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Gallica Hybrids in France: 1804 to 1848
 
(1996)  Page(s) 45.  
 
Descemet was another great rose grower of the Empire period. His nursery was at St-Denis near Paris. In 1815 his nurseries were destroyed during the war and at that time he had imported or bred more than a hundred Gallicas -- in fact 109 are know. Only 15 of these remain -- this is one of them.
 
(1996)  Page(s) 45.  
 
Descemet was another great rose grower of the Empire period. His nursery was at St-Denis near Paris. In 1815 his nurseries were destroyed during the war and at that time he had imported or bred more than a hundred Gallicas -- in fact 109 are know. Only 15 of these remain -- this is one of them.
(1996)  Page(s) 45.  
 
Belle Hélène Descemet was another great rose grower of the Empire period. His nursery was at St-Denis near Paris. In 1815 his nurseries were destroyed during the war and at that time he had imported or bred more than a hundred Gallicas -- in fact 109 are know. Only 15 of these remain -- this is one of them.
 
(1996)  Page(s) 45.  
 
One of many Gallicas produced in the Low Countries before 1814 and still with us today.
 
(1996)  Page(s) 45.  
 
One of many Gallicas produced in the Low Countries before 1814 and still with us today.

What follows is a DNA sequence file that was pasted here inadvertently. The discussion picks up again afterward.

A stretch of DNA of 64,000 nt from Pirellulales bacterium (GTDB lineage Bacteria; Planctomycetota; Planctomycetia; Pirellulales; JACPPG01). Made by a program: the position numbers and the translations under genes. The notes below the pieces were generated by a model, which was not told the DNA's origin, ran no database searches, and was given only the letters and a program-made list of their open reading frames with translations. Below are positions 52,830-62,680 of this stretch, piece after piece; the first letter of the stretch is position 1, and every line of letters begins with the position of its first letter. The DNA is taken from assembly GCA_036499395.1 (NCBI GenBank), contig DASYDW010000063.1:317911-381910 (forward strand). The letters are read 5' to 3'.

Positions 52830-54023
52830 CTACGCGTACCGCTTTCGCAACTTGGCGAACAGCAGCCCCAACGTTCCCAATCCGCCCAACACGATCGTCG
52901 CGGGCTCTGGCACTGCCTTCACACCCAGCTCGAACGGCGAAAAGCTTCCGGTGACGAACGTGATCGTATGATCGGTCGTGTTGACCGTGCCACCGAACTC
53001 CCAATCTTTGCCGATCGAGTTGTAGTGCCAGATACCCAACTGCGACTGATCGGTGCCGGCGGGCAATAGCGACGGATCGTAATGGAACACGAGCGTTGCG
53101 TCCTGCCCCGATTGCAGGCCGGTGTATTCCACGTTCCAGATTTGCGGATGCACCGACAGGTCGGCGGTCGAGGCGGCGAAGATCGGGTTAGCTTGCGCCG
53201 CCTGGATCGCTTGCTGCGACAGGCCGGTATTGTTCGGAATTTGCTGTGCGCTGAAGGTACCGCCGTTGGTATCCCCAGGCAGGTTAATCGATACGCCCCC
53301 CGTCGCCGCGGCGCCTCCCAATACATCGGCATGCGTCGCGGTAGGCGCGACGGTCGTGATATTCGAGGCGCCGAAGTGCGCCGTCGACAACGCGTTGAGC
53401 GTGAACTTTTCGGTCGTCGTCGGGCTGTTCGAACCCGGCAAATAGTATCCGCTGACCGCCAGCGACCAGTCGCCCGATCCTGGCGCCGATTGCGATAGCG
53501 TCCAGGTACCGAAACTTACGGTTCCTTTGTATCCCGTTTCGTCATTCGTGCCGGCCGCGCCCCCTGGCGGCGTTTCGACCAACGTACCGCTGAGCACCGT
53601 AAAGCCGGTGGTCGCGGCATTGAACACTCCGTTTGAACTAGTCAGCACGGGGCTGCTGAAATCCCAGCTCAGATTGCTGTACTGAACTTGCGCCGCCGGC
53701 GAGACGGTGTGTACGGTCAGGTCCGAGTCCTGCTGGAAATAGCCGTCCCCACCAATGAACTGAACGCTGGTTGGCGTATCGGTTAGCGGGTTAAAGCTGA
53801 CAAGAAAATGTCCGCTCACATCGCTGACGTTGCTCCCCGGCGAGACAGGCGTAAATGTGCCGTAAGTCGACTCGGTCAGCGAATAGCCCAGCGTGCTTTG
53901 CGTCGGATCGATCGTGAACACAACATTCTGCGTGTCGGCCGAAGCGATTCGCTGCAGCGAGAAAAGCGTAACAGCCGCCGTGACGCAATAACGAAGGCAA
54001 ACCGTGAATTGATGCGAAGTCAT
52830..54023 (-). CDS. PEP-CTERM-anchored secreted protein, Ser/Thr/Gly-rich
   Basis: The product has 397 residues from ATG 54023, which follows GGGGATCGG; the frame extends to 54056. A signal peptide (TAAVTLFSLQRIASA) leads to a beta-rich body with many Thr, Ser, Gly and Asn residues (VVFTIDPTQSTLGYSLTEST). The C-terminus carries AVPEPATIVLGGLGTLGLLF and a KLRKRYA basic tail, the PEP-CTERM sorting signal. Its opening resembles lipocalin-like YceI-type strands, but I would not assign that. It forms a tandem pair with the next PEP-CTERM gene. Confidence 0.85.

(1996)  Page(s) 45.  
 
Descemet was another great rose grower of the Empire period. His nursery was at St-Denis near Paris. In 1815 his nurseries were destroyed during the war and at that time he had imported or bred more than a hundred Gallicas -- in fact 109 are know. Only 15 of these remain -- this is one of them.
(1996)  Page(s) 45.  
 
Belle Sans Flatterie Dupont in Paris had, in 1813, a collection of 218 species and varieties of roses, of which 60 were Gallicas. Of his 60 Gallicas, this is one of the twelve that still exist.
(1996)  Page(s) 48.  
 
In the Rosetum Gallicum (1828), Desportes printed a list of all roses known at that period in France. Out of 2562 varieties listed, 1213 are Gallicas. Of these, Desportes gives no information about 332 of them, except their names. Of the rest 316 came from the Low Countries. The remaining 565 were bred by French raisers, of whom two stand head and shoulders above the rest: Vibert (97 varieties) and Miellez (212 varieties). These two bred over half the Gallicas produced during the Restoration. About a dozen of Vibert's Gallicas produced before 1828 are still with us. This is one of them.
(1996)  Page(s) 45.  
 
One of many Gallicas produced in the Low Countries before 1814 and still with us today.
(1996)  Page(s) 458.  
 
One of many Gallicas produced in the Low Countries before 1814 and still with us today. Dupont in Paris had, in 1813, a collection of 218 species and varieties of roses, of which 60 were Gallicas. Of his 60 Gallicas, this is one of the twelve that still exist.
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